Better soil; bigger, healthier plants and vegetables; earlier, larger yields and better taste, nutrition and health for you- all from a few simple ingredients and preparation of your garden soil. This is the wonder of biological and sustainable agriculture, no matter the size of the “field”. As one farmer put it, “It’s not hard, it’s just different.” It’s a different way to look at gardening, but once some understanding is reached, knowledge and experience gained, it’s much more rewarding on many levels to work with the soil and plants this way, instead of trying to force them to work how we think they should, or want them to. Another benefit to this approach is that the applications last a long time- in the case of charcoal, at least 100-300 years, and the AZOMITE can last 3-5 years in hungry soil, longer in a more balanced one.

As always, please send in your comments and questions!

Next up will be a discussion of compost and the many approaches to building the best compost yet!


About Stephen

Stephen Scott is co-owner of Terroir Seeds, a family owned and operated heirloom seed company that focuses on the "Cycle of Terroir"- from the soil, to the seed, to the food you eat; providing heirloom seeds, education and information for all phases of the cycle.

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10 Responses to Mineral Restoration of Your Garden Soil Part II

  1. dianne March 4, 2011 at 11:49 pm #

    I always read your writings, quite practical and totally logical! I want to use Azomite for container gardening. Do you have any recommendations how to mix easily available from the store organic ingredients with it? As in what porportion of each ingredient, and how much Azomite? Thank you in you in advance.

    • Stephen March 5, 2011 at 9:23 am #

      Thanks, Julie! Good to hear from you, hope things are going well.

      I think that the Azomite/charcoal/compost recipe will be just the thing to get your garden soil back to being very fertile and productive again. Sam’s Club has the best price on charcoal- a 40 lb bag for about $18.00. We ordered our Azomite from Peaceful Valley in Ca, they had the best price when shipping was considered. Get the 44 lb bag, it’s good for the horses and other animals as well.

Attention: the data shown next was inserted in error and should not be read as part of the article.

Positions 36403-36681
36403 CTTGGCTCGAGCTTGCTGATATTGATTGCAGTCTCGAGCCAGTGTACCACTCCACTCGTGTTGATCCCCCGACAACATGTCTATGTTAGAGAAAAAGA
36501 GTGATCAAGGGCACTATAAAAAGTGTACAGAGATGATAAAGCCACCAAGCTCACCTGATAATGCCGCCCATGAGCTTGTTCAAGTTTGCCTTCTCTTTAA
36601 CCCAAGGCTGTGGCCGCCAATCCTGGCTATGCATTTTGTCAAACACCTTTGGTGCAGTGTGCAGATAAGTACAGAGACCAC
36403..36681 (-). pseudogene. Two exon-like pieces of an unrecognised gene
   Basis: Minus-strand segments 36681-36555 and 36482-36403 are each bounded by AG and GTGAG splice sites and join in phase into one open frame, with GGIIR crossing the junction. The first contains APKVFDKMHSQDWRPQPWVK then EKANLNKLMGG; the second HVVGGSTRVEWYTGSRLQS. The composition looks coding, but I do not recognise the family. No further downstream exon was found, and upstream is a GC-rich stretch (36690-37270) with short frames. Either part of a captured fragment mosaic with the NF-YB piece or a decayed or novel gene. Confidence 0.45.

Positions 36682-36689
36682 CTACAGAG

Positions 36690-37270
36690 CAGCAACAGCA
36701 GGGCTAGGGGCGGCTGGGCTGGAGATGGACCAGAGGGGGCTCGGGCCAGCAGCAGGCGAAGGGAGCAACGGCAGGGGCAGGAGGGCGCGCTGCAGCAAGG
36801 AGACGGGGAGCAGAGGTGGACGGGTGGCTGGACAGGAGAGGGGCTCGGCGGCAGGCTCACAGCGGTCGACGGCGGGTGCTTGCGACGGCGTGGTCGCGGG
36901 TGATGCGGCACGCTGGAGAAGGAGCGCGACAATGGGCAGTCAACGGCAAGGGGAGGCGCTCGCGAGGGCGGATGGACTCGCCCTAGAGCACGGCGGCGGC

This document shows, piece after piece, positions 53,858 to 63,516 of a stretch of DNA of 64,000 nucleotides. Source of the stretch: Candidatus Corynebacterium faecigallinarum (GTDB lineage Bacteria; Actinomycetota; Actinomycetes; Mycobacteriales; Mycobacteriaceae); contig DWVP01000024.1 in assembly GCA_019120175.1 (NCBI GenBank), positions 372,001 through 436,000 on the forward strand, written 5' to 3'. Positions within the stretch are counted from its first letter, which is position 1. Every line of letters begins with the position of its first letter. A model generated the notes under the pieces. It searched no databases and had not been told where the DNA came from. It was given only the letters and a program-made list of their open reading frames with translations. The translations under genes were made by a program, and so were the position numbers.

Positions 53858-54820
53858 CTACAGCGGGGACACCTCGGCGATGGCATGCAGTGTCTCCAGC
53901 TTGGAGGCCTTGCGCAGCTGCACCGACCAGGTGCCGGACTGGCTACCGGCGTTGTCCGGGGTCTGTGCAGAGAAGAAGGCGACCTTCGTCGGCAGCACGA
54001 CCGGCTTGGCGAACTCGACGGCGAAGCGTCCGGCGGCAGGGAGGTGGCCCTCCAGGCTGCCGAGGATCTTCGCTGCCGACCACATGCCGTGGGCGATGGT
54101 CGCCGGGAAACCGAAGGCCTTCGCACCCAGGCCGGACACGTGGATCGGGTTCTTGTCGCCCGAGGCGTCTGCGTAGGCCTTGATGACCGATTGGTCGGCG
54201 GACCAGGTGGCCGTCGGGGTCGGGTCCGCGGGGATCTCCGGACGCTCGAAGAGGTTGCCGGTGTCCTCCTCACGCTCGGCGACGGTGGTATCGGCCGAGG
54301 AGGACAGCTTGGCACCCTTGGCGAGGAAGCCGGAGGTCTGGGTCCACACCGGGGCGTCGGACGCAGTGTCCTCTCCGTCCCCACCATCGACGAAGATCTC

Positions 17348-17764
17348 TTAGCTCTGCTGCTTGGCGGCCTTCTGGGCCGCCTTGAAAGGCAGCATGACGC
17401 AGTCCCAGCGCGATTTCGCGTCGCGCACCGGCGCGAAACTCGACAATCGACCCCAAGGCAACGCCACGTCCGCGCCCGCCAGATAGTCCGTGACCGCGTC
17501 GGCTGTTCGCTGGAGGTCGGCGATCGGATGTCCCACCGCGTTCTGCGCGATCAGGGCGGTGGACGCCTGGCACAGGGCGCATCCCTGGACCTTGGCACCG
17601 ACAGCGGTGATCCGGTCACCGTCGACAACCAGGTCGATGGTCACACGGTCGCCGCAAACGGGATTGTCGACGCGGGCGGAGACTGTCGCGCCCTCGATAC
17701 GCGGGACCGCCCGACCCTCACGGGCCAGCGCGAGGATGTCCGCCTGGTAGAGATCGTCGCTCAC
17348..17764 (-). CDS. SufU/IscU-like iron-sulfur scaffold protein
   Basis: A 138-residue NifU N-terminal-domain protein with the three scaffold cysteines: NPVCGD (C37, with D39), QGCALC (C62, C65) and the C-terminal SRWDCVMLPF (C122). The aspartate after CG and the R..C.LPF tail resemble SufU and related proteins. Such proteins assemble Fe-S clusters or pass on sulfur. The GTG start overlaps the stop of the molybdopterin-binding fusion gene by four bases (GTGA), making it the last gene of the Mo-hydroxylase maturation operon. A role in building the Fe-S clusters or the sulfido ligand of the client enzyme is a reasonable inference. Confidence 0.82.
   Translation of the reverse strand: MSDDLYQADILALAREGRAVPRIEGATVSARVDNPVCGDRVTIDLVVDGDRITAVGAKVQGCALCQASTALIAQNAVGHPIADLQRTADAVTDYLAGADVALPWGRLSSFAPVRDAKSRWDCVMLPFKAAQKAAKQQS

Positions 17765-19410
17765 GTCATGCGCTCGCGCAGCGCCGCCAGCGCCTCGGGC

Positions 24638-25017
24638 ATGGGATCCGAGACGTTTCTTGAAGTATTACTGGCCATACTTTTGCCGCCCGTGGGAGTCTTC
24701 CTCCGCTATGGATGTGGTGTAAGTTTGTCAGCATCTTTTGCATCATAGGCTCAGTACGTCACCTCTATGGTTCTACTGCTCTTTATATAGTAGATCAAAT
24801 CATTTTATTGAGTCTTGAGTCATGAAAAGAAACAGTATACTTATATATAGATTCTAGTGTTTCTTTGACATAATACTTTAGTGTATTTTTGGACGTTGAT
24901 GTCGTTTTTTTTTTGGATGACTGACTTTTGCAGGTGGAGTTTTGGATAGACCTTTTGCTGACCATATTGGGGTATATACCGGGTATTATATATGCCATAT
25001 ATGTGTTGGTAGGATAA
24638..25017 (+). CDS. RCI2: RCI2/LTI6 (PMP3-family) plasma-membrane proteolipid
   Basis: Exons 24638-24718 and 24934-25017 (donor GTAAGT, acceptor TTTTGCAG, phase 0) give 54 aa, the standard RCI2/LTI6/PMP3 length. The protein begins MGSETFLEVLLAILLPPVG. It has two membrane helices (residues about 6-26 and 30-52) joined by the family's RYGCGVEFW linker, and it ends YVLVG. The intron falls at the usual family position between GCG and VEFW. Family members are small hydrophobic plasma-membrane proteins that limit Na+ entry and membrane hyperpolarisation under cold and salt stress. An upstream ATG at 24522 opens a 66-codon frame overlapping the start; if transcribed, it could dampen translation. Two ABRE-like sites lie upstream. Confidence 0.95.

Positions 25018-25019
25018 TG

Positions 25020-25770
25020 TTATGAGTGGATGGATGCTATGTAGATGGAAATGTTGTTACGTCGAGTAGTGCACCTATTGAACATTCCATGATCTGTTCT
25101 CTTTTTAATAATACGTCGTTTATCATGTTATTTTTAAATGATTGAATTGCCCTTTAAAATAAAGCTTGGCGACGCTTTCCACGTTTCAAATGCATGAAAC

• Stephen March 5, 2011 at 9:28 am #

      Thanks for the encouragement, Dianne! Sometimes you wonder if what you are writing is really being read by others…

      The Azomite website suggests 1 lb for every 25 sq. ft. of gardening row as a start. For containers, I would use 1 oz per container up to 12 inches to start. The good thing is you really have to overload the Azomite before you see negative results! On larger pots, use 2 oz as a start and monitor how they do.

  2. Julie Grell March 5, 2011 at 8:12 am #

    Hi there Stephen and Cindy! You do find the most interesting articles to share! I really was intrigued by the charcoal and azomite concepts as we’ve been gardening this soil for 30 years now with just horse manure and compost and suspect it is somewhat depleted as plant just don’t seem as vigorous as they were the first 5 years or so. Thanks so much for your diligent research and desire to share so openly. You are the best! Julie

  3. m_astera April 6, 2011 at 6:58 am #

    Hi Stephen-

    Good to see you writing about the importance of minerals.

    Azomite is excellent as a source of micro-trace minerals and I use and recommend it for most growers. Unfortunately it is not a good source for things like Copper, Boron, Zinc, etc; all of these are needed in much larger quantities than Azomite or any “rock dust” usually supplies.

    Here is the mineral analysis for Azomite:
    http://www.azomite.com/index.php?option=com_content&view=article&id=66&Itemid=11

    Any good growing soil needs at least 1 part per million Boron and 2 ppm Copper. Azomite contains ~29ppm Boron and 12ppm Copper. In order to add 2ppm Copper to the top 6″ of soil, one would need to apply around 150,000 lbs/acre of Azomite, or 3,500 lbs per 1000 sq ft. Not going to happen, and if it did it would be adding far too much of other minerals. It’s much better to apply the minor minerals like Copper and Boron in purified form, just like when you buy minerals at the health food store. If you need copper, you buy and add copper, not something with a micro-amount of copper and a lot of things you don’t need. The USDA organic rules recognize this and allow the use of purified minerals.

    There’s actually a pretty advanced science of soil mineral balancing for organic and alternative agriculture that is only recently becoming more widely known. Here’s an intro to the subject at my web site, and there is a lot more free info there for anyone interested.